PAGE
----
Bad news, potato lovers.
A new documentary has shed light on foods heavy in carbohydrates, revealing that they're often less than healthy - and full of sugar.
The Truth About Carbs aired on UK television on Wednesday (local time), and explained that the human body breaks down the starch in carb-rich foods into glucose.
Experts have found that a single 350g baked potato without any toppings, often considered a healthy option, contains nearly 90g of sugar. That's almost three times the amount in a can of Coke.
Dietician Alison Barnes says savoury-tasting foods aren't necessarily healthy.
"Just because a food doesn't look sweet, it doesn't mean it won't release lots of sugar into your bloodstream."
Dr Xand van Tulleken, who hosts the documentary, says carbs are partially to blame for the UK's obesity crisis.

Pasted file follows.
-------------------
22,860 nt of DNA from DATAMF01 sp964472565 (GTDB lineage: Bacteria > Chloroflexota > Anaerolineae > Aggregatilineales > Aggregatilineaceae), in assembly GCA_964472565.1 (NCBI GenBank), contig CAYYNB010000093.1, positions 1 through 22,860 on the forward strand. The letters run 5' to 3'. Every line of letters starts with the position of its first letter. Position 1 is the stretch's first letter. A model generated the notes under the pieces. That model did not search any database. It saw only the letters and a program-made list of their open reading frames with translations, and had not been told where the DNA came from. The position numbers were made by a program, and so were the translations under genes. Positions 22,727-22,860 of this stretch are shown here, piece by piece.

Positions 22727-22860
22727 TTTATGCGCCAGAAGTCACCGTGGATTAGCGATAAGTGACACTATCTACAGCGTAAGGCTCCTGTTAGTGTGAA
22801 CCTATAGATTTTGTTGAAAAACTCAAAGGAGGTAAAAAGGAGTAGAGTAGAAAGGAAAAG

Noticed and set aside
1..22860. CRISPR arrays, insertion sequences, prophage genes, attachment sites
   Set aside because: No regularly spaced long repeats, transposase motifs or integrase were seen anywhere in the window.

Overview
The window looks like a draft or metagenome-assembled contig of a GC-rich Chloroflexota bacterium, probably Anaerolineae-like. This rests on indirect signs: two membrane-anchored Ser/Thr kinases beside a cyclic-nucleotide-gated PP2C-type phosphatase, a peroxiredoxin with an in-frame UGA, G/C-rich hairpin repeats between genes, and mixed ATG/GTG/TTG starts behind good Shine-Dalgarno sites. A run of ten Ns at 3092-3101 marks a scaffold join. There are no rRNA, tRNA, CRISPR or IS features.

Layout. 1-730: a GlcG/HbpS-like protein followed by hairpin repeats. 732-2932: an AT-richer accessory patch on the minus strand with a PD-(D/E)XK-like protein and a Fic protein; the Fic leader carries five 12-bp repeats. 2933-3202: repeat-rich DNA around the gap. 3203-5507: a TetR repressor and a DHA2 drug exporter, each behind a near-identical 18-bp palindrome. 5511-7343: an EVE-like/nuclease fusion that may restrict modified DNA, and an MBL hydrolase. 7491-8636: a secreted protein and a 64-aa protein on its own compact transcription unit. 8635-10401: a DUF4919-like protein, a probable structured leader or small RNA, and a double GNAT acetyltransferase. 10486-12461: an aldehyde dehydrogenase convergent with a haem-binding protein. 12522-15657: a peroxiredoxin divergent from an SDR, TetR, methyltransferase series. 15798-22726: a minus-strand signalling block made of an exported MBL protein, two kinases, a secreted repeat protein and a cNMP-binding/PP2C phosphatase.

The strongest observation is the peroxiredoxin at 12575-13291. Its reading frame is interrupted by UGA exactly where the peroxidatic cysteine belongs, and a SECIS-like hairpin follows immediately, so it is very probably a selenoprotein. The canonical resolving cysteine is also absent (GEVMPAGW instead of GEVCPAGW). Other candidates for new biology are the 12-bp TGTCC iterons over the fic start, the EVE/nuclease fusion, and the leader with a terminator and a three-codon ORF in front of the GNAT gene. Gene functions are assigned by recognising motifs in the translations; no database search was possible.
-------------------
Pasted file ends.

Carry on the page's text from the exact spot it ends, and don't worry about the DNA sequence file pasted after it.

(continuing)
"Too many of us are getting the wrong type of carbs, leading to type 2 diabetes," he says.
The three types of carbohydrates are starch, sugar and fibre. The first two are broken down into glucose and used as energy by the body, but turn to fat if eaten in excess.
Despite the disappointing sugar content in a baked potato, Dr van Tulleken told The Sun that it's still a healthier choice than two slices of white bread or any kind of processed carb.
"It still has more fibre and more nutritional value," he explained.
What's an even better option is a sweet potato, which won't spike your blood sugar levels and will keep you fuller for longer.
"Pile your plate with more greens, fats and proteins, and fewer starchy carbs," recommends Dr van Tulleken.
"And if you need something beige, stick with sweet potatoes or more wholegrains - foods that are lower GI, that aren't going to send your blood sugar levels sky high suddenly."